Dolphins and Whales
In Peru there are 33 species of cetaceans (whales, dolphins and porpoises) in marine waters and two more in continental waters. The main threats to cetaceans are fisheries mortality (bycatch), marine pollution, habitat degradation, fishing with dynamite and direct captures for human consumption and for use as bait during fishing operations.
The species mostly affected are: Bottlenose dolphin (Tursiops truncatus), Common dolphin (Delphinus capensis), Burmeister's porpoise (Phocoena spinipinnis) and Dusky dolphin (Lagenorhynchus obscurus). Despite the fact that small cetaceans are protected in Peru by law 26585, this law is not fully enforced and conservation efforts are limited. For that reason, since 2005, ProDelphinus, has been monitoring the interaction of these animals in artisanal fisheries along the Peruvian. Through this work we have been able to better document and quantify dolphin mortalities in Peruvian fisheries.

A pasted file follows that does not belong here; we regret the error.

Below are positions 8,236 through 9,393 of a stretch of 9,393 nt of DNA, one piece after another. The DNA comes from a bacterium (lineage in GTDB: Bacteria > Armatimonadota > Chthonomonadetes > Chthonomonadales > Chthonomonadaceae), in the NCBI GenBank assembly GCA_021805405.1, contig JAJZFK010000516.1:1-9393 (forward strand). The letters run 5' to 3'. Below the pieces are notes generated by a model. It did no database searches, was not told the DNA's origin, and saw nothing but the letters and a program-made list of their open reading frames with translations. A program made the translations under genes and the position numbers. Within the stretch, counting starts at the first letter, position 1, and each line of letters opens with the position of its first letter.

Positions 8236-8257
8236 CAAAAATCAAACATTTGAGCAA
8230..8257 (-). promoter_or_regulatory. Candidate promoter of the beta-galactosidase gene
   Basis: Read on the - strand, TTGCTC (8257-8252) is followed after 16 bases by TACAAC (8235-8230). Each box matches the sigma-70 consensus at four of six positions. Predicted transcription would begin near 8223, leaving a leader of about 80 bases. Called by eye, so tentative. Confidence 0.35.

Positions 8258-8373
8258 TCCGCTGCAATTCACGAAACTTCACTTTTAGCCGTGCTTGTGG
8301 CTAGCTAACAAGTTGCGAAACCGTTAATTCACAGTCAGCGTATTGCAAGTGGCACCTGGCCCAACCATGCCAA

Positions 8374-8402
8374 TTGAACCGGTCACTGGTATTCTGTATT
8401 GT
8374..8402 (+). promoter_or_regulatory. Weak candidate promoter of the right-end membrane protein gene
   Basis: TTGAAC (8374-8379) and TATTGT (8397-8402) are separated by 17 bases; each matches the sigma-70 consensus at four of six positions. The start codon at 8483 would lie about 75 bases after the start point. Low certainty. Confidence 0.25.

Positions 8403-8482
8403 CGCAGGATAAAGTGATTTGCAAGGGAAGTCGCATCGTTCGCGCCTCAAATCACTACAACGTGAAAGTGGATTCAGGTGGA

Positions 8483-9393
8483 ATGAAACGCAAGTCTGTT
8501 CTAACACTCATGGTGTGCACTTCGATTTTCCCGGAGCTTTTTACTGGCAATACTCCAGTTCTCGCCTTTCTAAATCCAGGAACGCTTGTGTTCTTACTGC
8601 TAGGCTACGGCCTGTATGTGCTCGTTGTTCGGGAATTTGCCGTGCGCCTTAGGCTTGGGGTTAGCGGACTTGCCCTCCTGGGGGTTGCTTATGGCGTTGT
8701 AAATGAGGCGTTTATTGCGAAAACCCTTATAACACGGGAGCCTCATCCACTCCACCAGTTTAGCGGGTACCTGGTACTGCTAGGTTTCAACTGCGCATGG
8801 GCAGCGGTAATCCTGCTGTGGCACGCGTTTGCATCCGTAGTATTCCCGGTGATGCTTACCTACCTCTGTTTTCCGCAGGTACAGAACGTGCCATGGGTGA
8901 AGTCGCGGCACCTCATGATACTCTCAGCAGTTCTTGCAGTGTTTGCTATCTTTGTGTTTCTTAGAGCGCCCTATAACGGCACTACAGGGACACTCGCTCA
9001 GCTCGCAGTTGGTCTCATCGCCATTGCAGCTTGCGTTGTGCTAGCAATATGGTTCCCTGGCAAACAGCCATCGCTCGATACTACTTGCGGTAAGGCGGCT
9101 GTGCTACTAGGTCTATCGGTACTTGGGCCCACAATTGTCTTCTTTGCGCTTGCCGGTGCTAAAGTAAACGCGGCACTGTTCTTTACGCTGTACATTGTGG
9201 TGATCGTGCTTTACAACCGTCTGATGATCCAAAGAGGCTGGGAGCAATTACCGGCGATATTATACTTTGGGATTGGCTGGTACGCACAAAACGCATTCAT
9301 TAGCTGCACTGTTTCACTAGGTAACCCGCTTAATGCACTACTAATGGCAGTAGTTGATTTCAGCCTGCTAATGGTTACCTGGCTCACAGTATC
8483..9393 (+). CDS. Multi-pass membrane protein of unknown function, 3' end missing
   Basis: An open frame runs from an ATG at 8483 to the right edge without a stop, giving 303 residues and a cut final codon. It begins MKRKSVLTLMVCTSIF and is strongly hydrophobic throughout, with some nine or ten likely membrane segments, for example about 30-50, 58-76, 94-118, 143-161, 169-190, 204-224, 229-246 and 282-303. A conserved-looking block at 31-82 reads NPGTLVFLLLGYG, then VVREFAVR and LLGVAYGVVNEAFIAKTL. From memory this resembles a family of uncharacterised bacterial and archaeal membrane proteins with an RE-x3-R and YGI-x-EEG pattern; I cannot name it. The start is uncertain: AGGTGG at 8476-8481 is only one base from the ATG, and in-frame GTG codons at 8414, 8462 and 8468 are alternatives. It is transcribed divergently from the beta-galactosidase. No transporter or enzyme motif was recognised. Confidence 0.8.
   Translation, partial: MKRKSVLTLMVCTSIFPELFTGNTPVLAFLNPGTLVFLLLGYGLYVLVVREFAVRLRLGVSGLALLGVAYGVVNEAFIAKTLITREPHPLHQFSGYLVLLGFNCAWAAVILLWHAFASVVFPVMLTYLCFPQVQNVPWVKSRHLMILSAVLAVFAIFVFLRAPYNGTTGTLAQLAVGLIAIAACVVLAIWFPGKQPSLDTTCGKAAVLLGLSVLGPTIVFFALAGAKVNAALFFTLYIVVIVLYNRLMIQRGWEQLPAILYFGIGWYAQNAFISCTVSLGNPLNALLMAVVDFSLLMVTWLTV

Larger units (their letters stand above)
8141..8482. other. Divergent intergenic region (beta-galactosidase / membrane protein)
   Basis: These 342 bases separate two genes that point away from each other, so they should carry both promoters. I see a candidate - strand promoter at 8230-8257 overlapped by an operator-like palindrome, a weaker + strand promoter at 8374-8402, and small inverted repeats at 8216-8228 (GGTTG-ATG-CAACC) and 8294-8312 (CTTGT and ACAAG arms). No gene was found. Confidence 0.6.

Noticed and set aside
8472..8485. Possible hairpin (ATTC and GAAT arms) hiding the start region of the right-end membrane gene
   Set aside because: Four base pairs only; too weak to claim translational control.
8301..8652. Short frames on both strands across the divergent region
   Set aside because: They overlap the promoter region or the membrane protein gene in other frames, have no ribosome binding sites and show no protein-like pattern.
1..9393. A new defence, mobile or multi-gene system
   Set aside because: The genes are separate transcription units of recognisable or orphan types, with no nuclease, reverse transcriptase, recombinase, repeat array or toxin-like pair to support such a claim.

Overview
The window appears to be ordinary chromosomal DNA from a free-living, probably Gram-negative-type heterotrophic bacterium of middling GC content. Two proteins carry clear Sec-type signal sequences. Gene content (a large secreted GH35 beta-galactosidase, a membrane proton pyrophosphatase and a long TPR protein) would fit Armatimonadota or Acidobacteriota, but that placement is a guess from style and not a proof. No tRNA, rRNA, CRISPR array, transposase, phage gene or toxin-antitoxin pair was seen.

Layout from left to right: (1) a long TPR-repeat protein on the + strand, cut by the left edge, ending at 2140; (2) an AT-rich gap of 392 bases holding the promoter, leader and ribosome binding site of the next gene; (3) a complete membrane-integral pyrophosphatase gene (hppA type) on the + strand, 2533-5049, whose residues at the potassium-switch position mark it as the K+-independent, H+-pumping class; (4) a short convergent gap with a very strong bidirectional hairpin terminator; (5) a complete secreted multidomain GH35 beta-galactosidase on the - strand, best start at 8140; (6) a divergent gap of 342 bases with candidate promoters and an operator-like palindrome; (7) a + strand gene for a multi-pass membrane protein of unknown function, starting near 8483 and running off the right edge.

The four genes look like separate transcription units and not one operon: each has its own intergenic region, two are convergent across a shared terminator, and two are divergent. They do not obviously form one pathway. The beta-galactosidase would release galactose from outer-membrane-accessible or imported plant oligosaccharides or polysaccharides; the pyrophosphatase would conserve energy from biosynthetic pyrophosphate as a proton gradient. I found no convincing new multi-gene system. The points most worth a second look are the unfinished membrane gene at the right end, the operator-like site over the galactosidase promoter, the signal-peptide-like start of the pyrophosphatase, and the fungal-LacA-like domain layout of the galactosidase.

Building upon these results, we tested acoustic alarms (also known as ‘pingers’) and are now working to get these devices used more widely in the fishery. Pingers emit a sound audible to marine mammals and our research documented a 40% decline in dolphin and porpoise bycatch when they were used. Getting pingers adopted widely in Peru could potentially save 1000s of dolphins and porpoises every year.